Mr. Martin helped organize the change to Larger School Units. When he moved from the Yorkton Superintendency to the Saskatoon West Larger School Unit in 1946, he gained a downtown office in the Avenue Building. He worked along with a “helping teacher” and with the secretary-treasurer for the Unit Board. Today, in addition to the Director, a number of other professionals provide a variety of services in administration, human resources and instruction. The system has become a large, complex organization, far different from its early beginnings where the inspector/superintendent was a one-person operation.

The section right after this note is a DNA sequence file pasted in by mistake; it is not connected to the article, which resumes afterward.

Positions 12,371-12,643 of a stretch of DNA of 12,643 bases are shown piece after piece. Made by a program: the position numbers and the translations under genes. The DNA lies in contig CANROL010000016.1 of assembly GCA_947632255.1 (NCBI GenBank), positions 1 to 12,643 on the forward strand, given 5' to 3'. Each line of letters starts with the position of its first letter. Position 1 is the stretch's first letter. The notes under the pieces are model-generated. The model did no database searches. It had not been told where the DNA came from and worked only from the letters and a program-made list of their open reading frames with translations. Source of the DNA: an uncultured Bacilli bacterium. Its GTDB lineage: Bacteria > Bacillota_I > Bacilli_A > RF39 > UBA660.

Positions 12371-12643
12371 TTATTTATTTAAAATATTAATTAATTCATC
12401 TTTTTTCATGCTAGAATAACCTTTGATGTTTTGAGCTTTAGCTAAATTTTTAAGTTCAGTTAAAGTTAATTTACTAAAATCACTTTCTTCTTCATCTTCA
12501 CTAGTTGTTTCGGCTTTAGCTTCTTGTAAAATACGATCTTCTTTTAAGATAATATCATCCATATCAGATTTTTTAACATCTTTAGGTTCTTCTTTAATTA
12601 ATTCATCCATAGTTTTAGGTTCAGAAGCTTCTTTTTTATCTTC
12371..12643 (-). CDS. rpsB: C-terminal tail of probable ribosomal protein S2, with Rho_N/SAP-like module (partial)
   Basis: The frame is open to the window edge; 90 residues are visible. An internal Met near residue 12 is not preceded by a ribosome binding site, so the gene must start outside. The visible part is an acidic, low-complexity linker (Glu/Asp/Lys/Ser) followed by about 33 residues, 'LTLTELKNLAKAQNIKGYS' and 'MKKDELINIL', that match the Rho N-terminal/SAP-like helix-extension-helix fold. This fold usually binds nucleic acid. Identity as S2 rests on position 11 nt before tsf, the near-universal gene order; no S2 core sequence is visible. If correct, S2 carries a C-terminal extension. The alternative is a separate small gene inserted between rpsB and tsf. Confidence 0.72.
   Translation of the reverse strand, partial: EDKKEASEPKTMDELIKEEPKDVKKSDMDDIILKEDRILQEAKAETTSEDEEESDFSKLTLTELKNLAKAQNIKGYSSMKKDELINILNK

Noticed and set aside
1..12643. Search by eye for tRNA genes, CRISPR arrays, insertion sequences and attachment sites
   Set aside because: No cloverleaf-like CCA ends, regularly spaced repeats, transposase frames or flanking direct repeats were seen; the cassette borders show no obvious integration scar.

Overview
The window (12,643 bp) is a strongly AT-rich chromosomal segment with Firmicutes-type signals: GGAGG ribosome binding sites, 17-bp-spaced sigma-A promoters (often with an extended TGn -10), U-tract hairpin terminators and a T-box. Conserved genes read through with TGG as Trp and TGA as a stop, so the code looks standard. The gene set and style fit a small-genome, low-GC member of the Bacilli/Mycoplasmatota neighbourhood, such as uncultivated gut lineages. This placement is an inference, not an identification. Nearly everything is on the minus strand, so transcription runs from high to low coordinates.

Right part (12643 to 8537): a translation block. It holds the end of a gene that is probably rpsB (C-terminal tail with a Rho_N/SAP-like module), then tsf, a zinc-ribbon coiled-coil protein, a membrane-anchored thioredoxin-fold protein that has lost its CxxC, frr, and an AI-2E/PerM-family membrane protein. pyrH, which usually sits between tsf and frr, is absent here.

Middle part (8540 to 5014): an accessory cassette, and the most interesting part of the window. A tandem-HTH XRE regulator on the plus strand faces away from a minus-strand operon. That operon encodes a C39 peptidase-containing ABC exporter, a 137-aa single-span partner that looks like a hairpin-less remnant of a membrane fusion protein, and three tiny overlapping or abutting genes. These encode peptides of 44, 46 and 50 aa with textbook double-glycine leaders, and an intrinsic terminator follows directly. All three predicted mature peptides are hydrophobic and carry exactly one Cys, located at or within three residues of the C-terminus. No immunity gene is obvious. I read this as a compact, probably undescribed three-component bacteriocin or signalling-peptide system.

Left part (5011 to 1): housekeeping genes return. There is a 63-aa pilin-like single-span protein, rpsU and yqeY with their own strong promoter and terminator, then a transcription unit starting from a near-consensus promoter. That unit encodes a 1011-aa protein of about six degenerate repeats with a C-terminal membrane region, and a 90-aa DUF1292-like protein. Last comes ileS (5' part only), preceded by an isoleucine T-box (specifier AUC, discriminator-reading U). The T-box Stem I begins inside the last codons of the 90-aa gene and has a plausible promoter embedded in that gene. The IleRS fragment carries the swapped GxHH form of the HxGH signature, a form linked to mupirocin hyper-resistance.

In 1951 “JR” left the Saskatoon West School Unit as their “superintendent” to become an “instructor” at the Saskatoon Normal School. He had performed similar duties during summers during the war years, but now he became a full time instructor in Social Studies for the next ten years.
In 1952 the name of the Saskatoon Normal School changed to the Saskatoon Teachers College. In 1965 the school was incorporated into the College of Education at the University of Saskatchewan. He began when the school was called Normal School, but retired in 1962 when it was called the Teachers College, three years before the change to the University.